ZFS How Do I Use ZFS On My Server?

RedPhoenix

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So I'm reading about ZFS on the FreeBSD ZFS quick-start guide, and I'm stuck at this part: when I attempt to use a device (/dev/da0), it throws an error and the device dissapears until I reboot. :\ Specifically, this: zpool create example/ dev/da0, and throws the error: cannot open '/dev/da0': No such file or directory, which is strange, since the guide says to try just that. :( I suspect the guide actually requires a physical Device to be plugged into a USB Port. However, until I can get a proper RAID set up, performing backups on-Disk is the only option I have... Any ideas guys? :) I don't want to skip around on the guide, since I might miss something important. :) Thanks for any help. :)
 
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RedPhoenix

RedPhoenix

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scottro

Daemon

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If they're running things already, then yes, probably. :) So, I think what you want to do is add a drive, either another SATA if you have it around, or, if you're just testing for learning, even a USB stick (which will probably show up as da<something>.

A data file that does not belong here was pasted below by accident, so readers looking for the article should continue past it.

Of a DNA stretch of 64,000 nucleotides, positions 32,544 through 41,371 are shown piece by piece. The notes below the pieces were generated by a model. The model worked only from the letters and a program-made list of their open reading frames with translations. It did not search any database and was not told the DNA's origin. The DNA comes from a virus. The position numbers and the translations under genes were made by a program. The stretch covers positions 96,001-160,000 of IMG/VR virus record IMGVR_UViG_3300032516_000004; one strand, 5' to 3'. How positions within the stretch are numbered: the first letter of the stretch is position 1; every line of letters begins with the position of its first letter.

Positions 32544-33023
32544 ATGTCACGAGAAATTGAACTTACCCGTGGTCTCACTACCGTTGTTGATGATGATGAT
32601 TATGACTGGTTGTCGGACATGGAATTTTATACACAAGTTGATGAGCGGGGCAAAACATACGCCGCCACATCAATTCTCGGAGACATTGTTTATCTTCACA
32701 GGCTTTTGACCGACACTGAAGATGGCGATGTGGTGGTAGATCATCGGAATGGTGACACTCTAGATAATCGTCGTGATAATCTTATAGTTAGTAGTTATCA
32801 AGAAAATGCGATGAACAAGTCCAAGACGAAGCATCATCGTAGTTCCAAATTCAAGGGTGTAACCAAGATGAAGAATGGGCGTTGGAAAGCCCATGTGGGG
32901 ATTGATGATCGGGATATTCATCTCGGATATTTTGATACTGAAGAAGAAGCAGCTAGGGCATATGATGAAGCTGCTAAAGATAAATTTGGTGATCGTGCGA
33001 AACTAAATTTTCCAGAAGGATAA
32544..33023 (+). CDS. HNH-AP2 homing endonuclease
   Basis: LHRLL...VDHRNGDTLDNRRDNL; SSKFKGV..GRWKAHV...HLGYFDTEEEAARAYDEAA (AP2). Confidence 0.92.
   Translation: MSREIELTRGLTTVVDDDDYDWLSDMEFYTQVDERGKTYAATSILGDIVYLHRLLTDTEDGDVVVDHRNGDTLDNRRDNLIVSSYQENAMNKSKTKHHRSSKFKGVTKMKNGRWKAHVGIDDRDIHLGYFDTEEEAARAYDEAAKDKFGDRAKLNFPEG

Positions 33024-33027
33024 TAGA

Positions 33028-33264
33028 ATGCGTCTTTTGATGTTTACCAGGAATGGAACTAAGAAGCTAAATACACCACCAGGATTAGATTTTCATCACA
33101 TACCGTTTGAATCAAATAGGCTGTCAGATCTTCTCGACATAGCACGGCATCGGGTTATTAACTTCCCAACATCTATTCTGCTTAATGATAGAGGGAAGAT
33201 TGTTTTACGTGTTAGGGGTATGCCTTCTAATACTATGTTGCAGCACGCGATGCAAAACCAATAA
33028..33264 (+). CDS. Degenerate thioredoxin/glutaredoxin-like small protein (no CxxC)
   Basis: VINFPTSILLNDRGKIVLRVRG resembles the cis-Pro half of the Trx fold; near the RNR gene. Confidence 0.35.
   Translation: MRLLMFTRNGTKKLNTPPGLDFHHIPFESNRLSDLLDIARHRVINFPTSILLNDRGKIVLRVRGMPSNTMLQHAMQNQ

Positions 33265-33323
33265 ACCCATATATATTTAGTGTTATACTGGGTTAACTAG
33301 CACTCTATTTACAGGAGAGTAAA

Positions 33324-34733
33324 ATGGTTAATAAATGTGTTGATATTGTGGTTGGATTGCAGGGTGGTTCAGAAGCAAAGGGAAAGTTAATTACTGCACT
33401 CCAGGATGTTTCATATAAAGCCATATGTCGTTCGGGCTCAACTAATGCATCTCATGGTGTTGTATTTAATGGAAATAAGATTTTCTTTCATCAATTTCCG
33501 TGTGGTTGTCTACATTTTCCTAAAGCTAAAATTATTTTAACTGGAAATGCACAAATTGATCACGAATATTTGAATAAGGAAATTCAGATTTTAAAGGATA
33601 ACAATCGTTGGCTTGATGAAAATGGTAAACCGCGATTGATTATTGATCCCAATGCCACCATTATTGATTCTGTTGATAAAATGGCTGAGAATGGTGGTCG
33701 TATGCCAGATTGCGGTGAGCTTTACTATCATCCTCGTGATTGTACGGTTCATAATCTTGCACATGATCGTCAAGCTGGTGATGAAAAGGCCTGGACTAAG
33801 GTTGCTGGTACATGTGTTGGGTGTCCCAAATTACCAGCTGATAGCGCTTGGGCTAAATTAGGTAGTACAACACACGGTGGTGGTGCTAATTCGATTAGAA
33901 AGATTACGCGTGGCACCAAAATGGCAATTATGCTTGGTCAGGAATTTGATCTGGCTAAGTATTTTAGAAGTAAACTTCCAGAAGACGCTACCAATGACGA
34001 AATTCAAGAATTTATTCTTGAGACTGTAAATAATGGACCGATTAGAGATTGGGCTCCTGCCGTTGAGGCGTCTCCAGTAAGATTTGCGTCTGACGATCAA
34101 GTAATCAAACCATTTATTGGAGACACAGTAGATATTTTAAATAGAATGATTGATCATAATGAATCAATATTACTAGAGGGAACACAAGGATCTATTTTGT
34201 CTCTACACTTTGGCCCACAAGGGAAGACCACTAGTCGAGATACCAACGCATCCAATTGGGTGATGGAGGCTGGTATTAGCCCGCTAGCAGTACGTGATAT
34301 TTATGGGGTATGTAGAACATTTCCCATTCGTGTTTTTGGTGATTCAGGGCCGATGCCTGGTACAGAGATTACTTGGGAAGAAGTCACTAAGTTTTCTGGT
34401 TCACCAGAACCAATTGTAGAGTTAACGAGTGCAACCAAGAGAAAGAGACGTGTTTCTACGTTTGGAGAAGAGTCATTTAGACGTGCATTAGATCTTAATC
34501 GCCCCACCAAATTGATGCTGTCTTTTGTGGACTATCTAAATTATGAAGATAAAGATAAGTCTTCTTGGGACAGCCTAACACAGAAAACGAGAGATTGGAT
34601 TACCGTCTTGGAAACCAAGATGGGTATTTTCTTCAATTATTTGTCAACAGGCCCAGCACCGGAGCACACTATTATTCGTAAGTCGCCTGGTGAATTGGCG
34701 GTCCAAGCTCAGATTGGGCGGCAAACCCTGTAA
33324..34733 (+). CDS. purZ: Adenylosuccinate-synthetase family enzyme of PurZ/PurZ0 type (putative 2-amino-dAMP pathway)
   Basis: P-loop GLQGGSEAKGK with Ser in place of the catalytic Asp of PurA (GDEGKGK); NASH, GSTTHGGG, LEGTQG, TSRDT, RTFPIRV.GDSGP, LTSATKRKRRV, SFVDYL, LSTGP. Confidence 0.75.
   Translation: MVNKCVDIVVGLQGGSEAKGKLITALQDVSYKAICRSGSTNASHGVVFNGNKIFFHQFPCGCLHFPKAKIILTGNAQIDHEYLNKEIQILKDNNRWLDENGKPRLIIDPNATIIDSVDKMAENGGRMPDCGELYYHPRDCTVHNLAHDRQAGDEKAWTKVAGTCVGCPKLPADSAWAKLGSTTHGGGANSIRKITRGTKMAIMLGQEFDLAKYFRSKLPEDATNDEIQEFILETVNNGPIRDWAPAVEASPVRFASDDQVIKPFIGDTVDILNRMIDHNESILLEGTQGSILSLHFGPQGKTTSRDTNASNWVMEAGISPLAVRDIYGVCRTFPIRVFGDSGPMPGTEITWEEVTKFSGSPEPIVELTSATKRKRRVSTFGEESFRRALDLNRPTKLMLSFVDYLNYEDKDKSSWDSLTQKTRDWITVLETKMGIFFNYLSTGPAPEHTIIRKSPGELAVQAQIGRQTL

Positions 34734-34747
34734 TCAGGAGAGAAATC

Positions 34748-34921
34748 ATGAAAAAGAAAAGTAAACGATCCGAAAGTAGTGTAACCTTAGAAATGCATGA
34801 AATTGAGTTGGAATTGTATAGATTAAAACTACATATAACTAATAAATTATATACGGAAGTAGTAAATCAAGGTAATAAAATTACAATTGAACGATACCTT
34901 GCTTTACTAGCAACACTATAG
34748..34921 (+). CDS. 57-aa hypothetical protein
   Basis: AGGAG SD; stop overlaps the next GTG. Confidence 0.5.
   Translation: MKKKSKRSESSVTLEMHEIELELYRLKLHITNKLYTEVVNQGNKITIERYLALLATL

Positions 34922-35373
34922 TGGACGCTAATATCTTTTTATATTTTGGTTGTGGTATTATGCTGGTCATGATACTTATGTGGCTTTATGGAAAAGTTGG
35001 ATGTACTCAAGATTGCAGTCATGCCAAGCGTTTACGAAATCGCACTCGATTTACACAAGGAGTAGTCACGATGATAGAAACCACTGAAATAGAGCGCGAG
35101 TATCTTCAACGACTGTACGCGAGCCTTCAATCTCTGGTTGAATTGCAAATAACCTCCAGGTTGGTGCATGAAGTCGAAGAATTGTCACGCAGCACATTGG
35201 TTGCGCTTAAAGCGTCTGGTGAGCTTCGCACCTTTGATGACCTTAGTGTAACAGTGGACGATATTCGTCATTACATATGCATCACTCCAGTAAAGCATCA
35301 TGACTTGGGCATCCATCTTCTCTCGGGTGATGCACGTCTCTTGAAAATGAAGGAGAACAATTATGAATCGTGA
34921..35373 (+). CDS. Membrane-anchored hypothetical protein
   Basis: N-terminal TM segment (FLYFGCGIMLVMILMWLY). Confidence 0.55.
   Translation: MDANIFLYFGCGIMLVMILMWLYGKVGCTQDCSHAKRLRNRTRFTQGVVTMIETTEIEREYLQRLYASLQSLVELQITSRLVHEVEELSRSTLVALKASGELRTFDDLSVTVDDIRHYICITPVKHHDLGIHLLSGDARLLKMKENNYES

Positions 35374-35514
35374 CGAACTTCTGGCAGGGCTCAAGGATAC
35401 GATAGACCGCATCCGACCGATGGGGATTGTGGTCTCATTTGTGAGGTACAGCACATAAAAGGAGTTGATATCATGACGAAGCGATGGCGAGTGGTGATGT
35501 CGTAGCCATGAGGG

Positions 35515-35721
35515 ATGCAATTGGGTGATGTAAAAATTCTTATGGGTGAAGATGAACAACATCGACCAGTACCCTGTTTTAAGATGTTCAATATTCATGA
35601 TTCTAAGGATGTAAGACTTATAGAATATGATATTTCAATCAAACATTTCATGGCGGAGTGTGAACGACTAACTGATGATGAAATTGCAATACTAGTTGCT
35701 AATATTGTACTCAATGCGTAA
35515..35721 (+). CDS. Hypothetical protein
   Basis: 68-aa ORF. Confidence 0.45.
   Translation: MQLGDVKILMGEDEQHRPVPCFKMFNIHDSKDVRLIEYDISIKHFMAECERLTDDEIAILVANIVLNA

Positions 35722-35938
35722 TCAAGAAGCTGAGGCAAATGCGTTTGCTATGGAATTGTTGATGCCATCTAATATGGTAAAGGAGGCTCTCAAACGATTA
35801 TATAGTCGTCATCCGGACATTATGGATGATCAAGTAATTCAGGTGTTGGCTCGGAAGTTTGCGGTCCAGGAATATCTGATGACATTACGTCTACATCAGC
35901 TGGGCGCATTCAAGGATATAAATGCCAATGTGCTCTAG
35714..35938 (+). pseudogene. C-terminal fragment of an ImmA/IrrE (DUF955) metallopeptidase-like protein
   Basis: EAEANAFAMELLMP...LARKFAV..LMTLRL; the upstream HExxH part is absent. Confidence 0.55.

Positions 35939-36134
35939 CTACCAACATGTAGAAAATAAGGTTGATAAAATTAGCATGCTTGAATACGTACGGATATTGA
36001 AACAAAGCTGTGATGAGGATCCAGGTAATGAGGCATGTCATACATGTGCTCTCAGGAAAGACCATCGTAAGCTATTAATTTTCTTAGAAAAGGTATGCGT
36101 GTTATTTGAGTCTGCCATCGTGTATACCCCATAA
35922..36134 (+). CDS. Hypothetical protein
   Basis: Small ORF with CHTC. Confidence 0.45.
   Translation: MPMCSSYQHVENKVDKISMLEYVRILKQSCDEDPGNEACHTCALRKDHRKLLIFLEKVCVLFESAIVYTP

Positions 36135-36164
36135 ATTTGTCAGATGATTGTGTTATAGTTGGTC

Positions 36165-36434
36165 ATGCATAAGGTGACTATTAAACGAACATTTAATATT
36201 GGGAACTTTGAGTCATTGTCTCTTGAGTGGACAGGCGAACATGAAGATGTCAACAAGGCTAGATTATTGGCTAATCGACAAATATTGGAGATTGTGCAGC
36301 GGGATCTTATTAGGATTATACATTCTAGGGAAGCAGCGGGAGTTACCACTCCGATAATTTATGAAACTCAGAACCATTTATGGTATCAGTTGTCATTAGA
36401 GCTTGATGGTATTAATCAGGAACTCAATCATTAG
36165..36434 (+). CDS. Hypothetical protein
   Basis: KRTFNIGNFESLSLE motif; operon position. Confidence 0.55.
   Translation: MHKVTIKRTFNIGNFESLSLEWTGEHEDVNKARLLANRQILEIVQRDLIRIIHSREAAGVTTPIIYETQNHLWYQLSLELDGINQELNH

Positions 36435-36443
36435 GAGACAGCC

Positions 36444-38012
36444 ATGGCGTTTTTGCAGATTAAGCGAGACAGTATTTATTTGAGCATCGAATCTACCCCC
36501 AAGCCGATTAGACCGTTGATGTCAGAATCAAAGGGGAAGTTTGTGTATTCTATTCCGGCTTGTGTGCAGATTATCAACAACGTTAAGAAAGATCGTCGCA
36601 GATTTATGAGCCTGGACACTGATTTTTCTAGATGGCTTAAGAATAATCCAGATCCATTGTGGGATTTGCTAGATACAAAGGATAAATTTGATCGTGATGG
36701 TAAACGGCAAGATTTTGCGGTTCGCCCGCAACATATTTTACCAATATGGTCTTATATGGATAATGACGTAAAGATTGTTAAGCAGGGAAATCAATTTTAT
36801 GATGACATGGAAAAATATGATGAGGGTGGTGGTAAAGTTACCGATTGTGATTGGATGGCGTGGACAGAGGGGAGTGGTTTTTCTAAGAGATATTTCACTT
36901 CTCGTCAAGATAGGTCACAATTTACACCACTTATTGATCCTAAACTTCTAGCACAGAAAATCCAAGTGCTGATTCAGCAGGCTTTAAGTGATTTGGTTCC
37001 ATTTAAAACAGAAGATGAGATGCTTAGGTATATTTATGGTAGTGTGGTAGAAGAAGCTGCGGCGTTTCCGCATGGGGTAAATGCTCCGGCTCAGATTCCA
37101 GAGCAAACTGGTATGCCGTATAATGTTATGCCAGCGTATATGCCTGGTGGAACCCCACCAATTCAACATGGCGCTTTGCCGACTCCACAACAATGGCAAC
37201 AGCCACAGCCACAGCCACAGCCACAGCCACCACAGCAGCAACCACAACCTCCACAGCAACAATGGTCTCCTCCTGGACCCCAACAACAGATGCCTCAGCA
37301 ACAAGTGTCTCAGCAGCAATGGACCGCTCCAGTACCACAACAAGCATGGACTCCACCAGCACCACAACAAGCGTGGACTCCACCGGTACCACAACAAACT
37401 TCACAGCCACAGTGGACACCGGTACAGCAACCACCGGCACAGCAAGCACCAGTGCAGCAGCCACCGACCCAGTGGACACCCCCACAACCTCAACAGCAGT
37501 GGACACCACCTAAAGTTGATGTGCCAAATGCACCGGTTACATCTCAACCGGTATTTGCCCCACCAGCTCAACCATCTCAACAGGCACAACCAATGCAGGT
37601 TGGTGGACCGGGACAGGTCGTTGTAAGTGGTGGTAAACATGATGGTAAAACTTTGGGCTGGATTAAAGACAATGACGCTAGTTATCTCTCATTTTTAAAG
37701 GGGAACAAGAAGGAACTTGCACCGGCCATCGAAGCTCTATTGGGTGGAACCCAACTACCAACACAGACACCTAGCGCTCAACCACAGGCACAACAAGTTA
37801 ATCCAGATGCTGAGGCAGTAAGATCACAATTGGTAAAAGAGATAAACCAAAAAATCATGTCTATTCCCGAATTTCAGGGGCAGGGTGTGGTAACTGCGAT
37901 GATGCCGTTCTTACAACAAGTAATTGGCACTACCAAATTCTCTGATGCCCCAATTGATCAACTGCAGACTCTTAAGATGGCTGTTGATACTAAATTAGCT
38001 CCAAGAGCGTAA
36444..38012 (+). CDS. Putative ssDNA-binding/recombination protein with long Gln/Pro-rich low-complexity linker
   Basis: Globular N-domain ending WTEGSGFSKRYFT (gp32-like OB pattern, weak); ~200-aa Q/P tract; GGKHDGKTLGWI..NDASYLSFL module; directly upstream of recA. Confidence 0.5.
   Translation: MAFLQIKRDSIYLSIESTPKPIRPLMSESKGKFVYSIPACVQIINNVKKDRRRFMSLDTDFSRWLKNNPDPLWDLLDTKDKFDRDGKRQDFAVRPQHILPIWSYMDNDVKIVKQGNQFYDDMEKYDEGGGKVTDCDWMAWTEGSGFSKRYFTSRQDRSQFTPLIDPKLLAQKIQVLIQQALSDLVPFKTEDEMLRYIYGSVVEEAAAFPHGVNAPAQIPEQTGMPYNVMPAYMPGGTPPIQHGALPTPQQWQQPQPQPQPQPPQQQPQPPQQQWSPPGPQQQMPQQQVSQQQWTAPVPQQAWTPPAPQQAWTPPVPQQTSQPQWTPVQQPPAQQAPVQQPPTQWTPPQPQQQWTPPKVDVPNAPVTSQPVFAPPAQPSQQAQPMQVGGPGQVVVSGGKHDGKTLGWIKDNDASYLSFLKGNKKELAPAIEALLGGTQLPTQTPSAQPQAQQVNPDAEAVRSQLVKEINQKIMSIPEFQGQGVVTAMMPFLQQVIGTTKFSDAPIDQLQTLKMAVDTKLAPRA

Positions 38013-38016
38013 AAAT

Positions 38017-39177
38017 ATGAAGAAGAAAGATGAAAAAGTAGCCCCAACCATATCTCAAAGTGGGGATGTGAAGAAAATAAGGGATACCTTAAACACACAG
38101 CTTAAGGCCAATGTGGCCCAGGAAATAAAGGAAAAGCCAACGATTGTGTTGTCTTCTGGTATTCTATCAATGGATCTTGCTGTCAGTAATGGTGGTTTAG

If you don't have an empty /dev/ada1, for example, then you are correct, you would overwrite something.
 
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RedPhoenix

RedPhoenix

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If they're running things already, then yes, probably. :) So, I think what you want to do is add a drive, either another SATA if you have it around, or, if you're just testing for learning, even a USB stick (which will probably show up as da<something>.

If you don't have an empty /dev/ada1, for example, then you are correct, you would overwrite something.
Well, it appears I'm not as dumb as I thought... :D Ok, I'll permantly attach a USB for that purpose as I have the Hard Drive, but no way to attach it. :) Now, the question is: how much do I need? I currently have an 8GB one, but am working on LZMA Files, so I guess that shouldn't be an issue...
 
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RedPhoenix

RedPhoenix

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If they're running things already, then yes, probably. :) So, I think what you want to do is add a drive, either another SATA if you have it around, or, if you're just testing for learning, even a USB stick (which will probably show up as da<something>.

If you don't have an empty /dev/ada1, for example, then you are correct, you would overwrite something.
Hey, I'm back. :) I got the USB ready, but when I try and run the same Commands, it returns cannot create 'communitypool': no such pool or dataset. This is odd, since I only changed the name of the example. :\ Do I need to Partition the USB as ZFS? :) It's currently formatted as FAT32. :)
 

k.jacker

Aspiring Daemon

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You could either use raw disks (e.g. /dev/da0) or a partition of type freebsd-zfs (e.g. /dev/da0p1). I prefer partitions.